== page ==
“I felt like some teams are already built and it’s hard to get in, some places it feels like you’re not needed and it’s hard to get in,” he says now. “I wanted someone who believed in me, someone who knew who I was and what I was capable of doing to work with.”
That’s exactly what he got from Jason Kreis, the former RSL coach who was about to lead New York City FC into its first season.
“Jason Kreis gets a ton of credit here,” Wynalda says of NYCFC's inaugural coach, who was let go by the club in November. “Where a lot of other people were tripping on their feet, he moved. Without Jason making that call, I don’t know where Poku is today.”
But it wasn’t love at first sight. Kreis was far from sold when he watched Poku’s game tape.
“My initial reaction was I saw a player who seemed a little unmotivated,” Kreis says. “In a lot of matches he drifted in and out. I think it was obvious he needed a new challenge, but I needed to see his commitment level for myself.”
With Seattle’s permission, Kreis brought Poku in for a tryout in January 2015.
“From the first moment he was on the training field, I thought, ‘This is a special talent and a special potential,’” Kreis remembers.
He signed on January 23, calling his mother and father to share the news. Instead of returning to Kumasi for the first time in more than four years, he’d be preparing for his first MLS season.
“I was still in shock,” Poku said. “I kept telling myself, ‘This is a whole different level.’”
THIS WASN'T THE REVOLUTION. Or even the Silverbacks. Poku was star-struck from the very first fitness test.
Next to him, sweating through the same sprints, was Villa, who he and his brothers had watched lift trophies with Spain and Barcelona. A picture with the Spanish legend was quickly dispatched back to his jealous younger siblings.
In Manchester during preseason, Poku met Lampard, then sat down with boyhood idol, Ivorian and Manchester City superstar Yaya Toure, to discuss life in New York City and West Africa.
Seven years earlier, during the African Cup of Nations in Ghana, a star-studded Ivory Coast squad happened to be training at Poku's school. At the time, he had been happy just to get a glimpse of Toure. Now, they were sharing laughs, a reminder of how far he’d come and how far he still had to go.
Humble, polite and soft-spoken off the field, Poku showed an aggressive streak between the white lines once he finally found his feet with NYCFC in the summer, wowing fans with rumbling bursts up the middle, dagger-like cuts and a knack for making the right play in the final third. He scored his first goal in a 3-1 win over the Montreal Impact on June 13 and picked up three assists in his third start, a 5-3 win over Orlando City FC.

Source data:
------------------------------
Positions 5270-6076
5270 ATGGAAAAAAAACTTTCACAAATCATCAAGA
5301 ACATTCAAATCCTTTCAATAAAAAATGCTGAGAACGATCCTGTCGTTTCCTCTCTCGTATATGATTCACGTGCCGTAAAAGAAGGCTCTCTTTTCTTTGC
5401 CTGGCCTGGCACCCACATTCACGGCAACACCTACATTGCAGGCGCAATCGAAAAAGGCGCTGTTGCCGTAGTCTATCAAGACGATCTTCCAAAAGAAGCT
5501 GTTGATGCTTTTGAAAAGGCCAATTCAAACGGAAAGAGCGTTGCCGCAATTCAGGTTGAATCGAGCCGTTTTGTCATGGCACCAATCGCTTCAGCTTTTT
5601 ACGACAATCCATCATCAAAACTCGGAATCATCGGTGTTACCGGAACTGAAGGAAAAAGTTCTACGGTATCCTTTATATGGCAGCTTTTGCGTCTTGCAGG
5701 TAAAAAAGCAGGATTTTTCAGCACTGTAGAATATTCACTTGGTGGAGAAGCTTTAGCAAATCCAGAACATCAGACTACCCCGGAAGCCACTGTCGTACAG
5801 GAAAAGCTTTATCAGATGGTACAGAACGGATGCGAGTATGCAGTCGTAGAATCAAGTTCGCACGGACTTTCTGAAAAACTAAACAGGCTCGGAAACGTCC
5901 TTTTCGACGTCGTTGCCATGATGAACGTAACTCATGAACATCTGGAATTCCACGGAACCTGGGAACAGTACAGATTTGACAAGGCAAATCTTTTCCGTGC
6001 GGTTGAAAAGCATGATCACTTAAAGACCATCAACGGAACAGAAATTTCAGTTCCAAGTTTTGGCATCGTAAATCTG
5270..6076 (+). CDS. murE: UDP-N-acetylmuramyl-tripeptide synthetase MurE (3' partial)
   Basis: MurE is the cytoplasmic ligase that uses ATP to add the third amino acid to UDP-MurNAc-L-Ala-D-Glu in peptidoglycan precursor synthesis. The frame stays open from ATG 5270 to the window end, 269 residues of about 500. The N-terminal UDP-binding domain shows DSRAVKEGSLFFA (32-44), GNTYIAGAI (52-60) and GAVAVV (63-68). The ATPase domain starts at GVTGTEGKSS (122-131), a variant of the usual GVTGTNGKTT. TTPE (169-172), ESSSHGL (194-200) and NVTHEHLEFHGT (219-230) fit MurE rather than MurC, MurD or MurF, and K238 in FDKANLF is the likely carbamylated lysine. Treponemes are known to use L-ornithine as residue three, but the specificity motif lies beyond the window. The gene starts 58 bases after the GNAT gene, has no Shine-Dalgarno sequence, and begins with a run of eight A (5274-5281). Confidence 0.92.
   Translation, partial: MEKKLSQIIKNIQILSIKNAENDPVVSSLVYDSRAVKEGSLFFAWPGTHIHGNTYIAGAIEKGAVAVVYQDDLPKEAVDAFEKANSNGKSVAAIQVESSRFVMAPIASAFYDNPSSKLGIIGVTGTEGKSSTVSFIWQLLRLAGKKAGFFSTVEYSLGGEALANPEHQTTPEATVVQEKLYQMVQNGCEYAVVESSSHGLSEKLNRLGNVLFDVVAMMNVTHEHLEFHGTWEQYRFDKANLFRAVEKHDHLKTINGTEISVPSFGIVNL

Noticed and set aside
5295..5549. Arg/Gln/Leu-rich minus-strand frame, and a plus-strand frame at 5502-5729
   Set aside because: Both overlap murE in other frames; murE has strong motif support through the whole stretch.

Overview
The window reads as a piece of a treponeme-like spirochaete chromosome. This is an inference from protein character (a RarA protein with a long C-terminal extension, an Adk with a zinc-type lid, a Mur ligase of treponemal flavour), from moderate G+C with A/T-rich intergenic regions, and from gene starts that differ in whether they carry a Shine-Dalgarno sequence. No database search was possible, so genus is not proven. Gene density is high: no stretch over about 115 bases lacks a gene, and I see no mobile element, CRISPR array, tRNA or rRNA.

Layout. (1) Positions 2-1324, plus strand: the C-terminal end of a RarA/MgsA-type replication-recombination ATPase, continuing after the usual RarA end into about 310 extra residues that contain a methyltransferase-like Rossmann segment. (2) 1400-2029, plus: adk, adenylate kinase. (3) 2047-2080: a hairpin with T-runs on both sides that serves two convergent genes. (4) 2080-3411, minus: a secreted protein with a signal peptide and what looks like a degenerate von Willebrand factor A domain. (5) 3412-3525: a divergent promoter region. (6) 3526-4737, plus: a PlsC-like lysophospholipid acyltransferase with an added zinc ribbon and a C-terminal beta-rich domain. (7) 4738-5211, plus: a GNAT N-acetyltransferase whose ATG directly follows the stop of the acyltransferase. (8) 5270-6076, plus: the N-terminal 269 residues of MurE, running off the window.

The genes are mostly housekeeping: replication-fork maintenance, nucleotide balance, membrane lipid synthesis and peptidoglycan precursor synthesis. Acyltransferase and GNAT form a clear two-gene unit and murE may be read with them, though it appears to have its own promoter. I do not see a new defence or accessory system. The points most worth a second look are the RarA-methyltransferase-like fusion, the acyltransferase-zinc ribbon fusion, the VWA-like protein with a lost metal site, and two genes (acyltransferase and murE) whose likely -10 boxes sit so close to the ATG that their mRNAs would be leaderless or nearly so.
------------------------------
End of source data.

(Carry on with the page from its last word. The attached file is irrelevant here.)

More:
Still, Kreis was extra protective of the budding star, limiting him to just six starts and attempting to slow down the media and fan hype train building around the 23-year-old. Poku settled for a bench role, scoring four goals and setting up seven others in 27 appearances. He finished seventh in MLSsoccer.com’s annual “24 Under 24” ranking of the top young players in the league.
The likes of Villa, Lampard and Andrea Pirlo took note as well.
“Villa always believes in me, at practice or in the game, giving me signals to the sideline on what I have to do,” Poku said. “Frank talks to me and says, 'You need to get here, you need to find this, they can’t stop you.' … Pirlo tells me, 'You’ll get the ball more. I want you on the ball.'”
“We want Poku! We want Poku!”
The chant became an every-game occurrence this season at Yankee Stadium, where Poku achieved cult-hero status after NYCFC fans latched on to his immigrant story, single-minded attacking play and gregarious personality.
A quiet giant who prefers a mellow night at home in White Plains to the hustle and bustle of the city, Poku opens up among fellow soccer fans.
“Sometimes I don’t know what to say, how to thank them,” Poku says. “I’m living the American dream, living something I’ve always wanted to live, to play professional soccer. If I was doing something outside of soccer, I don’t think I’d be happy like this.”
“It is a success story, but it could have been such a tragedy,” Wynalda says. “That’s the part that I think keeps him grounded, keeps him humble. He epitomizes that person who always remembers where they come from.”
Poku now wears a tangible symbol of his heritage over his heart as well.
Ghana coach Avram Grant monitored the NYCFC midfielder’s meteoric rise and included him in his side for a friendly against Canada in Washington, D.C., in October.
Poku was ecstatic about that opportunity, but he was most excited to return home to Ghana for the holidays. It’s been five long years since he’s seen his parents and his three younger brothers, and he spent November and December counting down the days until they reunite.
He left Kumasi dreaming of a new life in an unfamiliar land. He returns as a Black Star. Next time, perhaps he’ll be closer to his ultimate dream, walking in the footsteps of Toure or perhaps even Patrick Vieira, his new head coach at NYCFC.
“My goal is not just to be a player,” Poku says, “but that guy who you’re going to speak about for years and years and years to come.”
THE WORD is MLSsoccer.com's regular long-form series focusing on the biggest topics and most intriguing personalities in North American soccer. Check out THE WORD archive.